The warning signs for soy were there at the beginning of this week. Prices came under pressure as a result of various factors. Rapeseed prices fell along with it.
US President Joe Biden’s support for Taiwan is fueling new tensions in US-China relations. And since China is normally a major buyer of US soy, this resulted directly in price pressure. On top of that, a prosperous soybean sowing in the US is making for a more optimistic view of harvest expectations.
In addition, Indonesia has lifted the export ban on palm oil. It should be noted that exports will only become possible if the domestic market is foreseen and price increases must be countered, but it is generally assumed that this will nevertheless lead to a relaxation of the vegetable oil market.
On the futures market in Chicago, the price of soy fell on Monday 23 May to about € 580 per tonne. A slightly weaker dollar helps to depress prices in euros.
Rapeseed already fell sharply in price in the middle of last week. Rain in Canada is slowing down the sowing of rapeseed, but on the other hand, the rain could be beneficial for yield potential in the longer term. The latter weighed most heavily and as a result rapeseed prices in Canada and on the futures market in Paris fell. The quotation has fallen from €880 per tonne to €820 per tonne in recent days. On Tuesday 24 May, the market recovered somewhat and prices in Paris rose again towards € 830 per tonne.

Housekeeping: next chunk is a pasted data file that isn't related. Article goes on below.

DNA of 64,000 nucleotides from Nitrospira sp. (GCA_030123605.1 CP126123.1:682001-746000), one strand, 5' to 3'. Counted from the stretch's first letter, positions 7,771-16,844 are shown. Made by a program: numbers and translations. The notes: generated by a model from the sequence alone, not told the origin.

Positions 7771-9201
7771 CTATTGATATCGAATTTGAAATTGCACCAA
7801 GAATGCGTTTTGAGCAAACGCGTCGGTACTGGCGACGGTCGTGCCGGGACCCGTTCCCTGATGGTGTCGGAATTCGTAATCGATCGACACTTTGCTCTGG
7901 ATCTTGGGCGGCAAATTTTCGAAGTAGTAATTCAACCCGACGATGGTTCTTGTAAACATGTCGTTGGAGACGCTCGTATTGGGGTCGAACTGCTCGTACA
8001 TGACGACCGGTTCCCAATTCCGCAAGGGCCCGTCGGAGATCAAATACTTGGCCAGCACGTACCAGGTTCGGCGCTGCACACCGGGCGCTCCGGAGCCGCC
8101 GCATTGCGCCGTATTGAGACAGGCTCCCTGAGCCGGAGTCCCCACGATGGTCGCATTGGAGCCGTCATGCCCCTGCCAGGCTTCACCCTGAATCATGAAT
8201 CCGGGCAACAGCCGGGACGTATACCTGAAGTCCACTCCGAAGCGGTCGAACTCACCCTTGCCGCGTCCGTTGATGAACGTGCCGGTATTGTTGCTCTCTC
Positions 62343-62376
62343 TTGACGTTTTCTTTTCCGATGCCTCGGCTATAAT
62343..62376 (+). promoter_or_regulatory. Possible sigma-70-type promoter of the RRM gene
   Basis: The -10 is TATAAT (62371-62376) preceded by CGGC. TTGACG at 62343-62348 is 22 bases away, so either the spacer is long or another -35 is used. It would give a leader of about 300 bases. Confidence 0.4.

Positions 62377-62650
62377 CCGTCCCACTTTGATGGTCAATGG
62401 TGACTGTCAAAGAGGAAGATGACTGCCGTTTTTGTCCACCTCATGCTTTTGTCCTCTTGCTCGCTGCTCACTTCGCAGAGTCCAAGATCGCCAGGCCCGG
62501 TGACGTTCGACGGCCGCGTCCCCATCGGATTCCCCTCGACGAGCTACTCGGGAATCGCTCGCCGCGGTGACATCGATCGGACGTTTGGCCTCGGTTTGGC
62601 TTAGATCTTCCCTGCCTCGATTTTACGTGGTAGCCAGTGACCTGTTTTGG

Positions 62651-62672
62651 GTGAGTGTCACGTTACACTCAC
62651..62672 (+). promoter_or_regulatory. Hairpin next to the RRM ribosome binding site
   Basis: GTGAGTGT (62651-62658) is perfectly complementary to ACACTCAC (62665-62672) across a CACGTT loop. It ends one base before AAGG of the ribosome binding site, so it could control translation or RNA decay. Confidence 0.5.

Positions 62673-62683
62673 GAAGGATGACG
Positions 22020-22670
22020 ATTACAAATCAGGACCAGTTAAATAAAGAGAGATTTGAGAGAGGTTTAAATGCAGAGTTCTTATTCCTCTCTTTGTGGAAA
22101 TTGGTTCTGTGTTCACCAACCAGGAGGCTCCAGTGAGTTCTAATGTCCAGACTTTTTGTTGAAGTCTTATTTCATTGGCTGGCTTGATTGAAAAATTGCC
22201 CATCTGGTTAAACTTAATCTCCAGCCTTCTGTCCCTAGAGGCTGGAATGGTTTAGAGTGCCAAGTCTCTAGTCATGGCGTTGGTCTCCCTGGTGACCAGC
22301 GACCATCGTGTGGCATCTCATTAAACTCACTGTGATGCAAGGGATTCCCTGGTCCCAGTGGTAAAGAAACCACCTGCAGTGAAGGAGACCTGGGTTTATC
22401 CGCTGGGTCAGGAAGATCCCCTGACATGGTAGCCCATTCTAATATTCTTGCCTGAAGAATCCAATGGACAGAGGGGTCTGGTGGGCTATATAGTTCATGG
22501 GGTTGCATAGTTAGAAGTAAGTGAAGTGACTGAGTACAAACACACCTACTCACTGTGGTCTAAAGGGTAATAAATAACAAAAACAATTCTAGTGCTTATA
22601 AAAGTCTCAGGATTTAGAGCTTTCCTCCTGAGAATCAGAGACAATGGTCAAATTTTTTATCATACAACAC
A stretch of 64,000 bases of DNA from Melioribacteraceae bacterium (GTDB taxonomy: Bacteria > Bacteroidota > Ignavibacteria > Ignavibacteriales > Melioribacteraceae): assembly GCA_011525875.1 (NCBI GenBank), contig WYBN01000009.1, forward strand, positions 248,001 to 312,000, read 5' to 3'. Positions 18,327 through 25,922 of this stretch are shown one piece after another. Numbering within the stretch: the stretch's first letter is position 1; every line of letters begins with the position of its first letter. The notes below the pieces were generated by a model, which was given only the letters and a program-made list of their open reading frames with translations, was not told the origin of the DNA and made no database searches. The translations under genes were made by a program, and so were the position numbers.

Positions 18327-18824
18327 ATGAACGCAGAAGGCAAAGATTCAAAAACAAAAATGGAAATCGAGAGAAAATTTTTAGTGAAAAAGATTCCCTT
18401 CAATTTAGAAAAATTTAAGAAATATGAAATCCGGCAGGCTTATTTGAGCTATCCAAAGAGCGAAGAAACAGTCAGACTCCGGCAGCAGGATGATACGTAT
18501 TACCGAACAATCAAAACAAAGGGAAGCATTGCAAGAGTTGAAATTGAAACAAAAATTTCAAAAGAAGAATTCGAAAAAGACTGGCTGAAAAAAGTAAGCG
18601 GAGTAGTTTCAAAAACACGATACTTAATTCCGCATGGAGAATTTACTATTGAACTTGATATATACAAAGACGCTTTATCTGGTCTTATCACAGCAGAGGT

German farmers are a bit aggrieved at the current prices. According to the German association of traders Bundesverband Agrarhandel, their members want to keep farmers at previously agreed prices. And those are prices of around € 550 per tonne. According to the association, more than half of the harvest in 2022 has already been contracted in advance. The increased energy and transport costs as a result of the war in Ukraine affect everyone and do not give any contracting party the right to no longer have to comply with agreements made, Bundesverband Agrarhandel emphasizes.